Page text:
- To minimize incidental civilian harm from the effects of an attack by a belligerent, these companies may need to take mitigation measures, such as segmenting, where feasible, the military and civilian uses of the goods and services they offer. This would be particularly relevant for companies that store military and civilian data and provide other shared services and infrastructure.
- Finally, companies should be as transparent as possible about the incidental harms their civilian customers might face when those companies’ digital goods or services are being used in an armed conflict.
It is the parties to an armed conflict that are primarily responsible for complying with IHL and protecting civilians from harm, whether physical or digital. At the same time, the complexity of the digital environment is increasingly bringing tech companies into contact with the realities of war.
As companies find themselves involved in armed conflicts, and the lives of people living through those conflicts, executives will have to decide how to navigate this space. To do this, IHL provides rules of the road with which companies will need to be familiar. The law offers protections to their civilian employees and properties from attack. But it is also the choices of a company that can influence when those protections may cease and, in doing so, when civilians may be exposed to the crossfire of armed conflict.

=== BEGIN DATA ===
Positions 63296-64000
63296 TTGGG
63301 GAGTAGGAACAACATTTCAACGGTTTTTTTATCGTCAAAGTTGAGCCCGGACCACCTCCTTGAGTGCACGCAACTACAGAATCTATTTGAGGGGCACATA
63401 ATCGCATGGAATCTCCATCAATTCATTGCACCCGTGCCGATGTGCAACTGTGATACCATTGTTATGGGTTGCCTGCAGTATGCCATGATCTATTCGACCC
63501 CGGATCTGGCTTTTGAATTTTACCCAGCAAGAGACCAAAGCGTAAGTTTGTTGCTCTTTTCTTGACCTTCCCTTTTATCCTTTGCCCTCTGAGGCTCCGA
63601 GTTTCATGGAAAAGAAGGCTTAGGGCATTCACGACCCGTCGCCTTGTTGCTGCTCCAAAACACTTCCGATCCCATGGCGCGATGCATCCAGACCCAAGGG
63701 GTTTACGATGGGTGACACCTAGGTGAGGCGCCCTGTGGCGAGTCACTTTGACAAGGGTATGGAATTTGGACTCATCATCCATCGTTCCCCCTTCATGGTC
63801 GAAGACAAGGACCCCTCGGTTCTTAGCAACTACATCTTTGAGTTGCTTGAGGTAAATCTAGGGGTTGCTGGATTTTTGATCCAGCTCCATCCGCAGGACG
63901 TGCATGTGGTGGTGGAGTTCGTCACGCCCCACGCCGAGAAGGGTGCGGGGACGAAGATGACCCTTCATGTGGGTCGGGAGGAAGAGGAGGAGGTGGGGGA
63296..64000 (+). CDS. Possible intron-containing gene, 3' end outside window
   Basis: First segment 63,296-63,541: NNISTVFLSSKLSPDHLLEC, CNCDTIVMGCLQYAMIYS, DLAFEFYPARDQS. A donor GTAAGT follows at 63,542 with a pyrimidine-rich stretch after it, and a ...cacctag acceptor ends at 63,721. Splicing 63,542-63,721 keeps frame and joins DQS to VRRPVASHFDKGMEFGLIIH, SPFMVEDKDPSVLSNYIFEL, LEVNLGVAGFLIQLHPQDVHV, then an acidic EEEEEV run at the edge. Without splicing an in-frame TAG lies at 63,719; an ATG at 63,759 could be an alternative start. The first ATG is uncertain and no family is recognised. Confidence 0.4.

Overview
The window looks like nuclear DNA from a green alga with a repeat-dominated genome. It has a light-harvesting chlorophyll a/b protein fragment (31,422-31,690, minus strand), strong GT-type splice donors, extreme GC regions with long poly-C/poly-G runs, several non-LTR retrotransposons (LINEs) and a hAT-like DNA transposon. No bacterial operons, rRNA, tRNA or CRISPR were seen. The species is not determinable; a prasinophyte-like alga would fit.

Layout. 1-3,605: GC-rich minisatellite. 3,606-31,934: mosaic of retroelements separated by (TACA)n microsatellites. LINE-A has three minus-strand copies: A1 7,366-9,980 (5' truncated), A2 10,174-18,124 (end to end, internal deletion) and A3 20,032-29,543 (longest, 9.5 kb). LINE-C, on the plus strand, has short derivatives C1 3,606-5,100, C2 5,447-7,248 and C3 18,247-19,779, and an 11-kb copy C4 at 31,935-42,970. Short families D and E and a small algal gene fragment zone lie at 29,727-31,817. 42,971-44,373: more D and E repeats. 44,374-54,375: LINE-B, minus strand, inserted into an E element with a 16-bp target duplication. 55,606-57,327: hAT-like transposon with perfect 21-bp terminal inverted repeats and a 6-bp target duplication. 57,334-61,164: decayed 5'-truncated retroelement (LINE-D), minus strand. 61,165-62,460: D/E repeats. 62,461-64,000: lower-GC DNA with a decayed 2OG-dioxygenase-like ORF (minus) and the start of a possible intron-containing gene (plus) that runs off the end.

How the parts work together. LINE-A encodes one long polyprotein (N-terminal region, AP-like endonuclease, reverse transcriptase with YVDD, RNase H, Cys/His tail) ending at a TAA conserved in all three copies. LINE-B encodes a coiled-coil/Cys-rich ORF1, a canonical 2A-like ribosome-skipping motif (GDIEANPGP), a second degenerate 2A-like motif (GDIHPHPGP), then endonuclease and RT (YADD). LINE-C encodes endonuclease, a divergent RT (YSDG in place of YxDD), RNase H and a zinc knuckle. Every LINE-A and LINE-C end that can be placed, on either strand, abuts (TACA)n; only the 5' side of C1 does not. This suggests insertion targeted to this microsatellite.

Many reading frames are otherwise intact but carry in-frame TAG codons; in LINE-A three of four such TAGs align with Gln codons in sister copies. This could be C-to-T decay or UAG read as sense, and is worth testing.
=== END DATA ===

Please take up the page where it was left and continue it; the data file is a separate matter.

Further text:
Jonathan Horowitz is a legal adviser to the International Committee of the Red Cross (ICRC), an independent, impartial, and neutral humanitarian organization established in 1863 that protects and assists victims of armed conflict and other situations of violence, and promotes respect for international humanitarian law. The views expressed in this post are the author’s personal views and do not necessarily represent the views of the ICRC.